27. Lynch M, Gabriel W (1987) Environmental tolerance. Am Nat 129(2):283–303. CrossRefGoogle Scholar
  28. Madhibha T, Murepa R, Musokonyi C, Gapare W (2013) Genetic parameter estimates for interspecific Eucalyptus hybrids and implications for hybrid breeding strategy. New For 44:63–84. CrossRefGoogle Scholar
  29. Malan FS, Verryn SD (1996) Effect of genotype-by-environment interaction on the wood properties and qualities of four-year-old Eucalyptus grandis and E. grandis hybrids. South Afr For J 176:47–53. Google Scholar
  30. Midgley SJ (2013) Making a difference: celebrating success in Asia. Aust For 76:73–75. CrossRefGoogle Scholar
  31. Mutete P, Murepa R, Gapare WJ (2015) Genetic parameters in subtropical pine F1 hybrids: heritabilities, between-trait correlations and genotype-by-environment interactions. Tree Genet Genomes 11:93. CrossRefGoogle Scholar
  32. Nikles DG (1992) Hybrids of forest trees: the bases of hybrid superiority and a discussion of breeding methods. In: Lambeth C, Dvorak W (eds) Resolving tropical forest resource concerns through tree improvement, gene conservation and domestication of new species. North Carolina State University, Raleigh, pp 333–347Google Scholar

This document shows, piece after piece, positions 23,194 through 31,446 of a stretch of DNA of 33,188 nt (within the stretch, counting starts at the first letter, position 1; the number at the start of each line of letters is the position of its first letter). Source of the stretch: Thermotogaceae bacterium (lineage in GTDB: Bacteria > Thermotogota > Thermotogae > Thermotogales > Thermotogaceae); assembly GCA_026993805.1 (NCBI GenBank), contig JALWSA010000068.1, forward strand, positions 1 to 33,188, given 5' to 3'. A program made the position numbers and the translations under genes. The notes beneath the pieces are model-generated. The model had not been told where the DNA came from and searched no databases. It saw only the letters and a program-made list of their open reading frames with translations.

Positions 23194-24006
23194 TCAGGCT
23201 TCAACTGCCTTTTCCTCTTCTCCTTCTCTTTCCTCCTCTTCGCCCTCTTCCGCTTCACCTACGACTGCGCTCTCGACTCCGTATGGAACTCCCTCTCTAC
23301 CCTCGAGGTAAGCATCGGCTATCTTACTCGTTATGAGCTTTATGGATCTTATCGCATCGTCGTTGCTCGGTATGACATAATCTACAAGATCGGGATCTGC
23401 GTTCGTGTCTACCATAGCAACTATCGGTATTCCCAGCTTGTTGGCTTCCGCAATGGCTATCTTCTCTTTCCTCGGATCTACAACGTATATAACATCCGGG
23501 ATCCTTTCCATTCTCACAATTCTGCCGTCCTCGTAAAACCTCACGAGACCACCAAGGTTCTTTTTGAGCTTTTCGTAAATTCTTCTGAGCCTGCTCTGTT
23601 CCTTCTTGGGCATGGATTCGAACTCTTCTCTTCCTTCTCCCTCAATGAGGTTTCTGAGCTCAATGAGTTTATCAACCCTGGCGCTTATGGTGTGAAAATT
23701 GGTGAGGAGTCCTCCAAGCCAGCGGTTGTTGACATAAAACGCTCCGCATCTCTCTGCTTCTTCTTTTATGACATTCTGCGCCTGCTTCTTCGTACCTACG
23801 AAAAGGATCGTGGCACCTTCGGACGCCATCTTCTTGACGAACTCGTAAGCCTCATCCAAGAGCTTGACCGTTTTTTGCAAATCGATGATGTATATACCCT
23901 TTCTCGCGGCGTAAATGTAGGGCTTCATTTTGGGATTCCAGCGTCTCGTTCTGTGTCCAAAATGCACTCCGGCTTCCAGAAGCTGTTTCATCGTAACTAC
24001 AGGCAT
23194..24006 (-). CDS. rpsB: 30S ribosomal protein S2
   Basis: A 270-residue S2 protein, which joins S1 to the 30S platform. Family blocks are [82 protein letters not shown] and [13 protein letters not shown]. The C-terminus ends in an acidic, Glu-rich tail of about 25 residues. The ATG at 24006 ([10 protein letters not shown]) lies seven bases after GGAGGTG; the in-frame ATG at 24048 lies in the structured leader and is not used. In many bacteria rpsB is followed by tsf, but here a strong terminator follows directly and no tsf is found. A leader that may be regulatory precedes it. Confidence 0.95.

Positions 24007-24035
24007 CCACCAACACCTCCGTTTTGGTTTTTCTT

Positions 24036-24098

33. Paul AD, Foster GS, Caldwell T, McRae J (1997) Trends in genetic and environmental parameters for height, diameter, and volume in a multilocation clonal study with loblolly pine. For Sci 43:87–98Google Scholar
  34. Peng S-Y, Xu J-M, Li G-Y, Chen Y (2013) Growth and genetic analysis of 42 Eucalyptus urophylla × E. tereticornis clones in Leizhou peninsula in China. J Central South Univ For Tech 33(4):23–27Google Scholar
  35. Pigliucci M (2005) Evolution of phenotypic plasticity: where are we going now? Trends Ecol Evol 20:481–486. CrossRefPubMedGoogle Scholar
  36. Poke FS, Potts BM, Vaillancourt RE, Raymond CA (2006) Genetic parameters for lignin, extractives and decay in Eucalyptus globulus. Ann For Sci 63:813–821. CrossRefGoogle Scholar